A Guide for Culturally Sensitive Clinical Practice With Native Americans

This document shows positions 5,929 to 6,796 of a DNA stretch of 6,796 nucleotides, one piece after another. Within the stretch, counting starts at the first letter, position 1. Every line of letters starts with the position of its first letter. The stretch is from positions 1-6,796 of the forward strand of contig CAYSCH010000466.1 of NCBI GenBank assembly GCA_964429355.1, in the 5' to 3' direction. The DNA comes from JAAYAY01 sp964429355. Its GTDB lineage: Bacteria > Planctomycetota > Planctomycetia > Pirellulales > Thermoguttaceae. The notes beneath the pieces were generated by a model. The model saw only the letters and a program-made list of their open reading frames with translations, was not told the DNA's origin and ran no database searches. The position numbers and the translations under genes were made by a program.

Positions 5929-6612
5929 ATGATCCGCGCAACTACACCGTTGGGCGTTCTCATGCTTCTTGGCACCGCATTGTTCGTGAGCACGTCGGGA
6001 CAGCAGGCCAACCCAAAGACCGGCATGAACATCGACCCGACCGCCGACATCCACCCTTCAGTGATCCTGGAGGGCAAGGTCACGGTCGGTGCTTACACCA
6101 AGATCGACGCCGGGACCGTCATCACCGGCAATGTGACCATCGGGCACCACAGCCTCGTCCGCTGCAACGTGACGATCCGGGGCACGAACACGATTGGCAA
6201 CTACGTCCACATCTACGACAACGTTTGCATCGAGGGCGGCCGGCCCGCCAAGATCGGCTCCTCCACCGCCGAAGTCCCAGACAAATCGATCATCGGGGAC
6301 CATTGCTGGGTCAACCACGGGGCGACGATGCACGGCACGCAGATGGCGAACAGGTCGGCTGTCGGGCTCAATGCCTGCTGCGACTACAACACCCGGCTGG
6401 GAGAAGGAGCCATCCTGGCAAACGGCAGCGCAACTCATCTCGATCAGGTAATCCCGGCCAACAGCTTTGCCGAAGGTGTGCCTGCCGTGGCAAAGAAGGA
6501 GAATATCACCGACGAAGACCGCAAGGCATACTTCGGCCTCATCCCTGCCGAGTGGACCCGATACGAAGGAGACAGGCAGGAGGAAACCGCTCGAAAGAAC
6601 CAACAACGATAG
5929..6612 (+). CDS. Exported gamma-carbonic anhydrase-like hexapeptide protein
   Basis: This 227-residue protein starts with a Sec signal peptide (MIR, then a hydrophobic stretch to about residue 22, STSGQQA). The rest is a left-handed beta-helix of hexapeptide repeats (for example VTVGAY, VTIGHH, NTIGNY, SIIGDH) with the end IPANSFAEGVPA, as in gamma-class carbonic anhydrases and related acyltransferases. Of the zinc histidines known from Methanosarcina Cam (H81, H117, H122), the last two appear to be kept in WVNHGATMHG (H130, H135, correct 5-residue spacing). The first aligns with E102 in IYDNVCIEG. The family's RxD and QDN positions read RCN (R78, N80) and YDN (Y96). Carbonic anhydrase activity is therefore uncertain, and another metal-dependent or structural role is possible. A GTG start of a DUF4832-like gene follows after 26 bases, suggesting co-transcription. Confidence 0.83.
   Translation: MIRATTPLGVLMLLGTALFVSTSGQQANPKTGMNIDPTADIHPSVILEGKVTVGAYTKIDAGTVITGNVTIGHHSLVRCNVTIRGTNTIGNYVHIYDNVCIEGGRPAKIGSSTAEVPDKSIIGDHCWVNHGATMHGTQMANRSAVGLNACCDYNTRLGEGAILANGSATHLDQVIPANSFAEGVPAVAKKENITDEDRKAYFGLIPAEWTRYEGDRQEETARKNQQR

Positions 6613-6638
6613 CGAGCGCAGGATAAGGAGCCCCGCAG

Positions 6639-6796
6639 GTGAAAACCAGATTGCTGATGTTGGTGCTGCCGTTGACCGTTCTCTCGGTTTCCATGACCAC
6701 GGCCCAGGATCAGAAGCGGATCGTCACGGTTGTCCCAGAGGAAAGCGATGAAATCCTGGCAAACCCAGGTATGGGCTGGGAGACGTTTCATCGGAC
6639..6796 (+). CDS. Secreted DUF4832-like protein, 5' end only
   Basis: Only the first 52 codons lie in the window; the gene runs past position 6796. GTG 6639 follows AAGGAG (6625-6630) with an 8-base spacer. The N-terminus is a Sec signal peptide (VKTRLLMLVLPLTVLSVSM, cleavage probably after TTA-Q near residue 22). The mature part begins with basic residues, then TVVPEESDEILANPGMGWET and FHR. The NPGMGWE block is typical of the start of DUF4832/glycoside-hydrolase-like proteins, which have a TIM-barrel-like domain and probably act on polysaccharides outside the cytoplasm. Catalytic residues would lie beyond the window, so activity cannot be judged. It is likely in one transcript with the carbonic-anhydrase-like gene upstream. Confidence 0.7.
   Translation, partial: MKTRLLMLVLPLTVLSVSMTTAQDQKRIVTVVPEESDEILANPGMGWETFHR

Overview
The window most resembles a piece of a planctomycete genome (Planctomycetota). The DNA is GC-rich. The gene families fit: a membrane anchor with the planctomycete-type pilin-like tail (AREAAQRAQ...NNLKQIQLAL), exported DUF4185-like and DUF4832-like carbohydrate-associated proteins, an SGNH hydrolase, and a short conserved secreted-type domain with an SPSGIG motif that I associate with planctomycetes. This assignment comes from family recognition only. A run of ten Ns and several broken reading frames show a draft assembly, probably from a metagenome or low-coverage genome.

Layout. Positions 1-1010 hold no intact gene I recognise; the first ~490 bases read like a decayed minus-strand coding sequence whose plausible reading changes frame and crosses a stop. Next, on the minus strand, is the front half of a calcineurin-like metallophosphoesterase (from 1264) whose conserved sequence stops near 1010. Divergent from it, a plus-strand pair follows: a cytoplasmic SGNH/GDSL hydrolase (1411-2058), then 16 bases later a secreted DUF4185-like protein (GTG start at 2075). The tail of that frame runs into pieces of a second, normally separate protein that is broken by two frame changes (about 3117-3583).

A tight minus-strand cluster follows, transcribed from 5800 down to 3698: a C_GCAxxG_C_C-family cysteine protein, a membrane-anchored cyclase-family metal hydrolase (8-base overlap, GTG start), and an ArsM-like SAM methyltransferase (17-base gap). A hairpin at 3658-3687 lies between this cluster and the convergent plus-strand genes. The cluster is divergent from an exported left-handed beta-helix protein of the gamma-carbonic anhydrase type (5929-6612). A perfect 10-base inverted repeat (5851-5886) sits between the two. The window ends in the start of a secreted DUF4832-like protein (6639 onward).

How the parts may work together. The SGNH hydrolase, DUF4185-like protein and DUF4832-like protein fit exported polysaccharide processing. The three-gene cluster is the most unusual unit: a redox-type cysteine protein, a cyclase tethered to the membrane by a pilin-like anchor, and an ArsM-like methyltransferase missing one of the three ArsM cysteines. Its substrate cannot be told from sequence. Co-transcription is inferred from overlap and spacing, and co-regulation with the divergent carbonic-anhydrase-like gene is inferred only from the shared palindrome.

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Reviews the book, Mental Health Care for Urban Indians: Clinical Insights From Native Practitioners edited by Tawa M. Witko (see record 2006-02691-000). It is no secret that Native Americans have suffered a history of genocide that remains unparalleled, not only in the United States but throughout the world. For many of us, however, the details of their struggle remain buried, as the true story is rarely told in educational settings or history books. What has been written usually focuses on Indians residing on reservations, who reflect only a small number of the population, as 70 percent of Native Americans currently reside in urban areas (p. 48). This edited volume by Witko changes that. With this highly informative and creative text, the authors have contributed enormously to the psychological research available on Native Americans, particularly those residing in urban areas. Although Witko acknowledges that the book is not comprehensive, the contents provide a wealth of information on each chapter's focus area and through reference sections that extensively cite previous work on Native Americans. We are also provided with several models, Web sites, and titles of other books that are relevant in this area. Furthermore, all authors are Native Americans, and their tribal affiliations are provided. This is powerful not only because of the importance of Native Americans speaking for themselves rather than others deciding what is best for them, but also because it demonstrates that mental health providers of Native American backgrounds do, in fact, exist. Overall, the authors have birthed a text that delivers far more than its title promises. It should be considered a gold standard for anyone interested in culturally competent mental health service delivery with Native Americans and for the multicultural movement in general. Part 1 of the text focuses on more detailed historical accounts related to Native Americans. Part 2 of the book focuses on specific treatment issues in the Native American community, specifically among urban populations. The third and final section of the book focuses on new directions when working with Native Americans in urban settings. With this text, the authors have successfully continued what Native American people have been demonstrating ever since North America was “found” by Columbus: resilience and ingenuity. Their work demonstrates a return to the natural way of things, this time with the incorporation of those Western treatment models that may add to the picture, if used sensitively. The recommendations provided herein represent the essence of cultural competence and respect for traditional culture(s).

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